Friday, February 19, 2010

Review: Throne of Jade by Naomi Novik

Throne of Jade (Temeraire, Book 2)
From the Back Cover:

When Britain intercepted a French ship and its precious cargo - an unhatched dragon's egg - Capt. Will Laurence of HMS Reliant unexpectedly became master and commander of the noble dragon he named Temeraire. As new recruits in Britain's Aerial Corps, man and dragon soon proved their mettle in daring combat against Bonaparte's invading forces.

Now China has discovered that its rare gift, intended for Napoleon, has fallen into British hands - and an angry Chinese delegation vows to reclaim the remarkable beast. But Laurence refuses to cooperate. Facing the gallows for his defiance, Laurence has no choice but to accompany Temeraire back to the Far East - a long voyage fraught with peril, intrigue, and the untold terrors of the deep. Yet once the pair reaches the court of the Chinese emperor, even more shocking discoveries and darker dangers await.

This is the second book in a series. (Read my review of the first, His Majesty's Dragon.)

Temeraire is a Celestial, the rarest and most revered of the dragon breeds, and the Chinese have come to England to take him back. But Temeraire refuses to be parted from Laurence and Laurence refuses to give him up, so the Chinese agree to allow him to accompany Temeraire back to China. They board a huge dragon transport ship, helmed by Laurence's former first mate and good friend, Tom Riley, for the seven-month sea journey, and they are joined by a British diplomat whose job is to mend fences with the Chinese, and in doing so really annoys Laurence.

Spending seven months at sea can be pretty monotonous, and so is this book. There are a few exciting moments on board ship: a sea serpent attacks them and one of the Chinese attempts to murder Laurence, but the real action doesn't begin until they arrive in China. Laurence and Temeraire discover that dragons are treated much better in China than they are in England and Temeraire begins to form attachments to his family. Laurence worries that Temeraire will decide to stay in China and he has his own doubts as to whether England is still the best place for Temeraire to be. The Chinese have their own plans for Temeraire and they don't include Laurence. Laurence has to walk a narrow path as he tries to perform his duty to his country, to his dragon and to himself without angering the Chinese and risking their involvement in the Napoleonic War. He learns quickly that he has to constantly watch his back and be careful who he trusts, all the while watching Temeraire become closer to his Chinese family and their way of life.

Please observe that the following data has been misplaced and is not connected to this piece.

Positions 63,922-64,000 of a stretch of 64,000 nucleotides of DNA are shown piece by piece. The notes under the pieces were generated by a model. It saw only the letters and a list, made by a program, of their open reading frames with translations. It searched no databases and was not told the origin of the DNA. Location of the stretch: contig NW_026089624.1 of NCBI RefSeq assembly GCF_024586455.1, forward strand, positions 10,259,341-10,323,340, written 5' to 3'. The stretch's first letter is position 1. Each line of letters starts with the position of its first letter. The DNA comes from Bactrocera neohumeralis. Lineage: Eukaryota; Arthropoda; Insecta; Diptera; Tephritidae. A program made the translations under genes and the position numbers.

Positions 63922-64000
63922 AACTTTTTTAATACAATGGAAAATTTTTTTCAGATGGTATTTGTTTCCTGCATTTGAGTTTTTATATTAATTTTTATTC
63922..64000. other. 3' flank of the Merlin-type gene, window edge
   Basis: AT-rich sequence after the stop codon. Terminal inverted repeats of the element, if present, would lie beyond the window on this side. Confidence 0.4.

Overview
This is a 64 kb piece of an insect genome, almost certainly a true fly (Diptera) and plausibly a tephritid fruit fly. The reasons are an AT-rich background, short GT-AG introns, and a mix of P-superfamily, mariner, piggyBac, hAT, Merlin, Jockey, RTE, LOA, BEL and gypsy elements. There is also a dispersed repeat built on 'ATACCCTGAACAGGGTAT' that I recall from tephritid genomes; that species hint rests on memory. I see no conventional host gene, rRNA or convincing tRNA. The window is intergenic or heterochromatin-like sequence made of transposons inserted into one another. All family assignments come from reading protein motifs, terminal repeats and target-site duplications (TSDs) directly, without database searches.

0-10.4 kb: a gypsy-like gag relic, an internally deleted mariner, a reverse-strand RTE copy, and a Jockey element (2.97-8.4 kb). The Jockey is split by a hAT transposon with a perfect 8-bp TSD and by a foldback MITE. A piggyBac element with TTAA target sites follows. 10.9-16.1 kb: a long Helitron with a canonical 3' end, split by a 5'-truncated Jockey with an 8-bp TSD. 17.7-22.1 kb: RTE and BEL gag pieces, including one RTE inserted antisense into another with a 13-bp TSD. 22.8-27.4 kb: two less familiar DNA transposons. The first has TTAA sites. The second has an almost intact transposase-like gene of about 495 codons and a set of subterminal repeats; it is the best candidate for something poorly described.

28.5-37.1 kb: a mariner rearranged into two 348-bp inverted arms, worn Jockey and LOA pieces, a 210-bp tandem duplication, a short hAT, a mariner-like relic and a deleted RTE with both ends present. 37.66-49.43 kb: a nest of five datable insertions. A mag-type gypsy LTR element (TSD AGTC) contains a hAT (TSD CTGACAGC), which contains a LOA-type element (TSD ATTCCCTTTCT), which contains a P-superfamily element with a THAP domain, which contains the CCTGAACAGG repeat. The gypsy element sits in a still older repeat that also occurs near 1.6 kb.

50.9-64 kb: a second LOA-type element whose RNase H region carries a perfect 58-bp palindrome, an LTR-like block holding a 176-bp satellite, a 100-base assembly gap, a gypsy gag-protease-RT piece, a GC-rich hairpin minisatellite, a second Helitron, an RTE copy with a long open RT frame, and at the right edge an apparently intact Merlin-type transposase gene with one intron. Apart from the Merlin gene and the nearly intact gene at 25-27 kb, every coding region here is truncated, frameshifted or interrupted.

Once the loooong sea voyage is over, the author does a great job of bringing the exotic setting to life and increasing the tension and mystery as the Chinese secrets are revealed and Temeraire has to choose between his loyalty to Laurence and to his new-found family. There's also a pretty cool dragon duel at the end. All in all, I'm still very fond of Laurence and Temeraire, but for me, this book was a drag to get through.

Rating:  3 Stars out of 5


  1. It feels as though I have been waiting forever for the next book in this series to come out!

  2. I just checked out some of the reviews on Black Powder War and a few made the comment that it has a lot more action than Throne of Jade and doesn't rely so much on the strength of the characters to pull it through, so I'm going to read it. I do like Laurence and Temeraire. Plus they'll be in Turkey this time so that will be interesting. I just hope somewhere along the line Laurence finds a woman!

  3. I completely agree with your review. My sister even warned me as she loaned it to me. I haven't borrowed the third one from her yet, but I do intend to. And you're right about Laurence needing a woman. Maybe he'll finally loosen up some!


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